Walgreens ends buy limits on children’s fever medicines

January 17, 2023 GMT
FILE - The Walgreens logo on the front of a store, July 14, 2021, in Cambridge, Mass. A huge opioid settlement dragged Walgreens to a $3.7 billion loss in its fiscal first quarter, but the drugstore chain still beat Wall Street forecasts. The company also reaffirmed its earnings forecast for the new year. Walgreens said Thursday, Jan. 5, 2023 that it recorded a $5.2-billion, after-tax charge in the quarter that ended November 30 for opioid-related litigation. (AP Photo/Charles Krupa, File)
FILE - The Walgreens logo on the front of a store, July 14, 2021, in Cambridge, Mass. A huge opioid settlement dragged Walgreens to a $3.7 billion loss in its fiscal first quarter, but the drugstore chain still beat Wall Street forecasts. The company also reaffirmed its earnings forecast for the new year. Walgreens said Thursday, Jan. 5, 2023 that it recorded a $5.2-billion, after-tax charge in the quarter that ended November 30 for opioid-related litigation. (AP Photo/Charles Krupa, File)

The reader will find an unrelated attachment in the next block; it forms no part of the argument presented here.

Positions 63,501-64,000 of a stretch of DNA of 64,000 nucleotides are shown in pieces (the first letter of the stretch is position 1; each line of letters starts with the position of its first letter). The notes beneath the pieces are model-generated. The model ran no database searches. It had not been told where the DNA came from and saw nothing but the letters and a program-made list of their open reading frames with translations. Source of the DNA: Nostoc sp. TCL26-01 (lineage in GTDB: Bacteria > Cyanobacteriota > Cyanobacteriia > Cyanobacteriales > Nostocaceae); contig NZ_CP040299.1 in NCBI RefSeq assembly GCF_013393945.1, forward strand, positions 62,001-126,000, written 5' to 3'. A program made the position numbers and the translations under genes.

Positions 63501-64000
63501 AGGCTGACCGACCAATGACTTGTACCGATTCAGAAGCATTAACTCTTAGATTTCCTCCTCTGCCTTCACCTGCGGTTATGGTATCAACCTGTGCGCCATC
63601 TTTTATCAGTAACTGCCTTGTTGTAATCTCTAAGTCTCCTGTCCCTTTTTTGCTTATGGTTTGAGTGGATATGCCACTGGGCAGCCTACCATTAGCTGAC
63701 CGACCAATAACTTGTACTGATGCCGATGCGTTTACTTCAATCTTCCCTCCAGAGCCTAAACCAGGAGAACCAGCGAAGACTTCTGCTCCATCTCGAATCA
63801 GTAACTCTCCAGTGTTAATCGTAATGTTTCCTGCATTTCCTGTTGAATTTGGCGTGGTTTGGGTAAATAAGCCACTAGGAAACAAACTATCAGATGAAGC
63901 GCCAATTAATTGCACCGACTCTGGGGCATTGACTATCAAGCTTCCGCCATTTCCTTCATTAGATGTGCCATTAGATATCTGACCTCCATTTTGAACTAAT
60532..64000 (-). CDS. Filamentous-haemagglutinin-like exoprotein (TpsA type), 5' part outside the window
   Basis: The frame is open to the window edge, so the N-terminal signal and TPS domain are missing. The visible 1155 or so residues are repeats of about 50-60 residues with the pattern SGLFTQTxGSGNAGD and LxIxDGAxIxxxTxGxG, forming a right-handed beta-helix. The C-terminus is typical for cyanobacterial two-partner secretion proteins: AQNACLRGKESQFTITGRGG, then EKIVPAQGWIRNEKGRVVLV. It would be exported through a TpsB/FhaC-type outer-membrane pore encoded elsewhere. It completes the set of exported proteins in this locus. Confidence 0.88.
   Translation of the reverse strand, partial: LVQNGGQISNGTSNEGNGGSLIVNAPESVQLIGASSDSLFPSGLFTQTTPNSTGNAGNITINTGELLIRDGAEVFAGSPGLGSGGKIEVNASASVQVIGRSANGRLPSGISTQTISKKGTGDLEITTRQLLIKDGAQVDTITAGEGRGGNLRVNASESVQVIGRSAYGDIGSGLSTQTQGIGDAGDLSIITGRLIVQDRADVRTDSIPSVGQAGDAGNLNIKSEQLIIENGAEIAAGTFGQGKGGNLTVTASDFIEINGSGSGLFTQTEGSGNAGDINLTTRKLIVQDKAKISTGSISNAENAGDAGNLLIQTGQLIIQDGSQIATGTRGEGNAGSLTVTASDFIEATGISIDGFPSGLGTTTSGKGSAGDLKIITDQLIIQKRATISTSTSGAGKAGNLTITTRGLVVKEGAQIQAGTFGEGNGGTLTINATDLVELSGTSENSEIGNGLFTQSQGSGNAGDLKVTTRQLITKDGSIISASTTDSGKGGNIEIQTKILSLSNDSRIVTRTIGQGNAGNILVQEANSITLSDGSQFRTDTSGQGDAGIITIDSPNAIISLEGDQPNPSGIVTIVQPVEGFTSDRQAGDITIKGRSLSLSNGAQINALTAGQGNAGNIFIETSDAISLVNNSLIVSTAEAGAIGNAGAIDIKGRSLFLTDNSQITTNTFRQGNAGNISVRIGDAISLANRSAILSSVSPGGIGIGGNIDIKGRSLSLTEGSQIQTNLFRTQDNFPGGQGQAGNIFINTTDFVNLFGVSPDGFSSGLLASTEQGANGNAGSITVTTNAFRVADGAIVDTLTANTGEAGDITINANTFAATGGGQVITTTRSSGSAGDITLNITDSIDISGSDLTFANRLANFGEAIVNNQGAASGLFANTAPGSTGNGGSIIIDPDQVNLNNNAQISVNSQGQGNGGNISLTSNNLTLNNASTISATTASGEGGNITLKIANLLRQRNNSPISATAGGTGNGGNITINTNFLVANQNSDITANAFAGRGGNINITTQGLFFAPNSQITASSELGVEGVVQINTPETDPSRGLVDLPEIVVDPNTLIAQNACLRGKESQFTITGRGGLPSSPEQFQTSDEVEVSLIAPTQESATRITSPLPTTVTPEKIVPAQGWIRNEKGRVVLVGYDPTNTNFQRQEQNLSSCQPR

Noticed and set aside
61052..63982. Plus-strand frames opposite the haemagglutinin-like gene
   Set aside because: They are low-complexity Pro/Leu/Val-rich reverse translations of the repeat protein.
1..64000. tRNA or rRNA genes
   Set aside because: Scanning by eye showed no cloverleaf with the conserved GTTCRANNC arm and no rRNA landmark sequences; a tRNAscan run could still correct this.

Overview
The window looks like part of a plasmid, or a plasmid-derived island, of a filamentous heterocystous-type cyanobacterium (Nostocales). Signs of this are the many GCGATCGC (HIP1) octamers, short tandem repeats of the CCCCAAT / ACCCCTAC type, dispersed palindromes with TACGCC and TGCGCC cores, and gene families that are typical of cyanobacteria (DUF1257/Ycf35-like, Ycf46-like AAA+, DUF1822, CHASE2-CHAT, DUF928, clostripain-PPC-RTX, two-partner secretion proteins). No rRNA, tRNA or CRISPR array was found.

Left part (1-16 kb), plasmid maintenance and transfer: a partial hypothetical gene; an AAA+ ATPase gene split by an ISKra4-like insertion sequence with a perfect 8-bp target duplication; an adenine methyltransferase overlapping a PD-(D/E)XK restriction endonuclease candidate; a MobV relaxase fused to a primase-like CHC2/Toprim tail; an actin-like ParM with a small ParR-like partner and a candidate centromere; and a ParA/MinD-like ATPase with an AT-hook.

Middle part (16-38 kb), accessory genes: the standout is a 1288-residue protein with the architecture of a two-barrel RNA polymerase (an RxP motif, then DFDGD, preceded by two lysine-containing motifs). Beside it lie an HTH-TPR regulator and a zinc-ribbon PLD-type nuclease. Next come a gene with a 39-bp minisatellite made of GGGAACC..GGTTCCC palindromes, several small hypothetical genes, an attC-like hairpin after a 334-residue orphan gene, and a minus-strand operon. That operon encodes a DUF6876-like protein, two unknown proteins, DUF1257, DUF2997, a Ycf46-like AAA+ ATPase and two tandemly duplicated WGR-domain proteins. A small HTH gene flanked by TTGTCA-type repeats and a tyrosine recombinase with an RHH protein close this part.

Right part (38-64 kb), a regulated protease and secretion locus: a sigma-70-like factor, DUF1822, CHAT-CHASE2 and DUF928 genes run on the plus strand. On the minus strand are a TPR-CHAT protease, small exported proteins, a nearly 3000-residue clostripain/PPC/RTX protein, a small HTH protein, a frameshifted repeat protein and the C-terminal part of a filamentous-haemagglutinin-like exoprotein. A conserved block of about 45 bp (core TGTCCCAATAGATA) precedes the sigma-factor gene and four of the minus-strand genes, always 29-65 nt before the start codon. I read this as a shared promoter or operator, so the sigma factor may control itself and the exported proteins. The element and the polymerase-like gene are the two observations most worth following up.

Walgreens has ended limits it had imposed recently for online purchases of children’s over-the-counter fever reducing products.

The drugstore chain said improved supplies allowed it to lift its restriction of six products. The company had placed no limit on in-store purchases.

Last month both Walgreens and CVS Health restricted purchases of some over-the-counter children’s medicines citing supply issues. CVS Health put a two-product limit on all children’s pain relief products bought through its pharmacies or online.

A CVS Health spokeswoman said Tuesday that limits on some children’s medicines remain in place. She did not offer a time frame for when it might end.

An unusually fast start to the annual U.S. flu season, plus a spike in other respiratory illnesses, created a surge in demand for fever relievers and other products people can buy without a prescription.

Shortages of medicines like Children’s Tylenol developed, varying around the country and sometimes even within communities.

Experts who track medicine shortages said in December that the problem could persist through the winter cold-and-flu season. But they noted that it should not last as long as other recent shortages of baby formula or prescription drugs.